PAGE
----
König David - (2010)
medium voice and piano
Lächelnd scheidet der Despot,
denn er weiß, nach seinem Tod
wechselt Willkür nur die Hände,
und die Knechtschaft hat kein Ende.
Armes Volk! wie Pferd und Farrn
bleibt es angeschirrt am Karrn,
und der Nacken wird gebrochen,
der sich nicht bequemt den Jochen.
Sterbend spricht zu Salomo
König David: Apropos,
daß ich Joab dir empfehle,
einen meiner Generäle.
Dieser tapfre General
ist seit Jahren mir fatal,
doch ich wagte den Verhaßten
niemals ernstlich anzutasten.
Du, mein Sohn, bist fromm und klug,
gottesfürchtig, stark genug,
und es wird dir leicht gelingen,
jenen Joab umzubringen.
pages, circa 3' 30"]
Smiling fails the tyrant,
For he knows, after his death,
Power only changes hands
And slavery has no end.
Poor people! like horse and groom
Remain harnessed to the cart,
And necks will be broken,
If they consent not to their yoke.
Dying speaks Solomon to
King David: "And for this,
I recommend to you, Joab,
One of my generals.
"This gallant general
Has been working secretly against me,
But against this hated one
I never acted in earnest.
"You, my son, are pious and wise,
God-fearing, strong enough
And in time you can easily
Kill one like a Joab."
Heine has taken the story from I Kings 2:1-7
[ 1 ] in
which Solomon's charge is somewhat more personal and wholly unrelated to a
people governed, and applied it to the more universal complaint of
tyrannical government. For this the poet interpolates the images of horses
and driver, the breaking of necks and slavery. Heine, of Jewish background
but a convert to Lutheranism in his time in Germany as well as correspondent
with Karl Marx, had notions of class struggle in his thinking, and this tale
constructed on top of a biblical story allows that generalized political
sentiment to ride atop the fabled names of Solomon and David. In our modern
day one sees families of tyrants operating much in the manner of Heine's
vision, as the Kims pass North Korea from generation to generation, or as
the economic stagnation of Cuba is being passed from "revolutionary" to his
own brother. Another horrid image which comes to my mind is the film of a
young Saddam Hussein acquiring his tyrannical power ordering Iraqi party
legislators to leave the room, whereupon many were summarily shot. The tale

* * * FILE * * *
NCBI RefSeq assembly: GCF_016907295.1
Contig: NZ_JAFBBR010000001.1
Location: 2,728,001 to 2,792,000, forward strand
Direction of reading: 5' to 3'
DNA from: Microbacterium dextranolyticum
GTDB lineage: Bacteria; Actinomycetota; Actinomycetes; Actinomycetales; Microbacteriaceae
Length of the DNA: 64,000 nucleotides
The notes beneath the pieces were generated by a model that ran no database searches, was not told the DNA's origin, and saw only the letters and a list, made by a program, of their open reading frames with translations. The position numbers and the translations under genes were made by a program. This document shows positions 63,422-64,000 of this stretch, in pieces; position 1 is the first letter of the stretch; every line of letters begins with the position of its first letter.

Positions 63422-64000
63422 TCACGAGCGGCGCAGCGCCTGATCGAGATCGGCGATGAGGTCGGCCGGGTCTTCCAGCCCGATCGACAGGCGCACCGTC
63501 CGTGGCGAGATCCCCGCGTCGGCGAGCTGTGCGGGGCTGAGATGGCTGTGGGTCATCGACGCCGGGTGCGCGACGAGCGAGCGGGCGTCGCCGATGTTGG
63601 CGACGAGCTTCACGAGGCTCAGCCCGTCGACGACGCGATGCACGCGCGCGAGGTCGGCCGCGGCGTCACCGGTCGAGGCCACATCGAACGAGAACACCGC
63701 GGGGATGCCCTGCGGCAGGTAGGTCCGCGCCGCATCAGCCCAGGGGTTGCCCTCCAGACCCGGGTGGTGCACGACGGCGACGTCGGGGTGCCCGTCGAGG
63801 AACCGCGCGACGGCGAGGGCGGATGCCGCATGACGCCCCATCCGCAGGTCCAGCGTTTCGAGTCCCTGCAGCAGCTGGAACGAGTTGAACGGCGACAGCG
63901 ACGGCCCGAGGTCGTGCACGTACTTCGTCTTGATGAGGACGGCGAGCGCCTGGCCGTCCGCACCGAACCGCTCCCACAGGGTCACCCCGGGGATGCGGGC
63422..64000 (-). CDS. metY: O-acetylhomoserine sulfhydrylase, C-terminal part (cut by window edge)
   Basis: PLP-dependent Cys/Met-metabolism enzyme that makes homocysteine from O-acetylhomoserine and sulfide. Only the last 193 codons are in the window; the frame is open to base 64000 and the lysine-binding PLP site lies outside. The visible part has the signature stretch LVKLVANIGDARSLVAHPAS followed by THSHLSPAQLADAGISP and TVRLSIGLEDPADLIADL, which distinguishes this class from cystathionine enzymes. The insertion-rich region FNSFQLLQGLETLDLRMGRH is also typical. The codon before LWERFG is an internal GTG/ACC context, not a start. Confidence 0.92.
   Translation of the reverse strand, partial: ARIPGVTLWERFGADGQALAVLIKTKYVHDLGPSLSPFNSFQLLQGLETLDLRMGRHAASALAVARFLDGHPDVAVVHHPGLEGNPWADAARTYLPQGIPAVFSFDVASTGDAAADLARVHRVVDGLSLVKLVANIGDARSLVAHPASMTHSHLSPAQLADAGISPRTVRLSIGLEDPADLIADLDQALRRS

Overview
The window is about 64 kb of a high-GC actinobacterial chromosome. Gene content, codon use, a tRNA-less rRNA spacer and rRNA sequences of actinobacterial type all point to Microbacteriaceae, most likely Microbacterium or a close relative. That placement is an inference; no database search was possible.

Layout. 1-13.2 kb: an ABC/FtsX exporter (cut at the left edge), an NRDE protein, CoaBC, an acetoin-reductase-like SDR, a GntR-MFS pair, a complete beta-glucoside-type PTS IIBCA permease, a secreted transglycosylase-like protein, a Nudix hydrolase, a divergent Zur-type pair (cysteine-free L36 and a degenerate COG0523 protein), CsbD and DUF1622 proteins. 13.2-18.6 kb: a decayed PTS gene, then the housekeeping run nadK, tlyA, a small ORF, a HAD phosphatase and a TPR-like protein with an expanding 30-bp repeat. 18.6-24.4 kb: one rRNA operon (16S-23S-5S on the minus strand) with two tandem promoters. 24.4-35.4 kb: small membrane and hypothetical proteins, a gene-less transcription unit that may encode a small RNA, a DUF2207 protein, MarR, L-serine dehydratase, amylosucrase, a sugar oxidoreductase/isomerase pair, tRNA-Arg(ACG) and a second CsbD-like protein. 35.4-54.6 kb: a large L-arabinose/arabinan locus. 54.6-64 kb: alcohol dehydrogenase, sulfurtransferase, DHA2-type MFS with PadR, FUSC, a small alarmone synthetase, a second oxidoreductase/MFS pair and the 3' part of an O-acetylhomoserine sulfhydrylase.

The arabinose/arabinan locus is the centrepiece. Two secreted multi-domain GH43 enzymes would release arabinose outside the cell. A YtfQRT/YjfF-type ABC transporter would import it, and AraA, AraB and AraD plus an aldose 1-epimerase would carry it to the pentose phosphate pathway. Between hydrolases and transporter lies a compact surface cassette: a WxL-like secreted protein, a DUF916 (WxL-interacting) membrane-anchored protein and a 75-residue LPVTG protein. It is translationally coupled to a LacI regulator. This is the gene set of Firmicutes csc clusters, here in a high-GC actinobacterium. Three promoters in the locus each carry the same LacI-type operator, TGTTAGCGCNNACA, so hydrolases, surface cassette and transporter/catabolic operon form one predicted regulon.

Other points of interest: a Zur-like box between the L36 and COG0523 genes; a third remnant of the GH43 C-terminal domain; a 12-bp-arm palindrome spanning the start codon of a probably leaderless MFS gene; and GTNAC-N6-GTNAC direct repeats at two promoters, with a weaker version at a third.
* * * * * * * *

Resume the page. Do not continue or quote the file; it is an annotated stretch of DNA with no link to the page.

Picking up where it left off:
is old and the tale is wholly contemporary, for true tyranny continues to
live in the modern era.
setting is a large falling line of minor triadic chromaticism over a tonic
pedal, over which the first and last stanzas of the poem are articulated.
That chromaticism invites the vocal line into darkly twisting shapes to tell
the tale of tyranny and the passing of power from generation to generation.
countersubject to chromaticism over its tonic pedal is a blurred gesture,
recalling the "harp" in so many settings about King David, this in the tonic
minor with its major seventh and a decorative line in the right hand
including more dissonant half-step lower neighbors.
last stanza's vocal line rises at the verb "umzubringen," and a last
cry to remember the "poor people" of Heine's vision of tyranny passed from
generation to generation ends the setting.
The score for
König David is available as a free PDF download, though any major
commercial performance or recording of the work is prohibited without prior
arrangement with the composer. Click on the graphic below for this
[ 1 ] I include the
biblical passage in a King James, to show the trunk onto which Heine
grafts his branch.
That translation reads: 1) Now the days of
David drew nigh that he should die; and he charged Solomon his son,
saying, 2) go the way of all the earth: be thou strong therefore,
and shew thyself a man; 3) And keep the charge of the LORD thy God,
to walk in his ways, to keep his statutes, and his commandments, and
his judgments, and his testimonies, as it is written in the law of
Moses, that thou mayest prosper in all that thou doest, and
whithersoever thou turnest thyself: 4) That the LORD may continue
his word which he spake concerning me, saying, If thy children take
heed to their way, to walk before me in truth with all their heart
and with all their soul, there shall not fail thee (said he) a man
on the throne of Israel. 5) Moreover thou knowest also what Joab the
son of Zeruiah did to me, and what he did to the two captains of the
hosts of Israel, unto Abner the son of Ner, and unto Amasa the son
of Jether, whom he slew, and shed the blood of war in peace, and put
the blood of war upon his girdle that was about his loins, and in
his shoes that were on his feet. 6) Do therefore according to thy
wisdom, and let not his hoar head go down to the grave in peace. 7)
But shew kindness unto the sons of Barzillai the Gileadite, and let
them be of those that eat at thy table: for so they came to me when
I fled because of Absalom thy brother.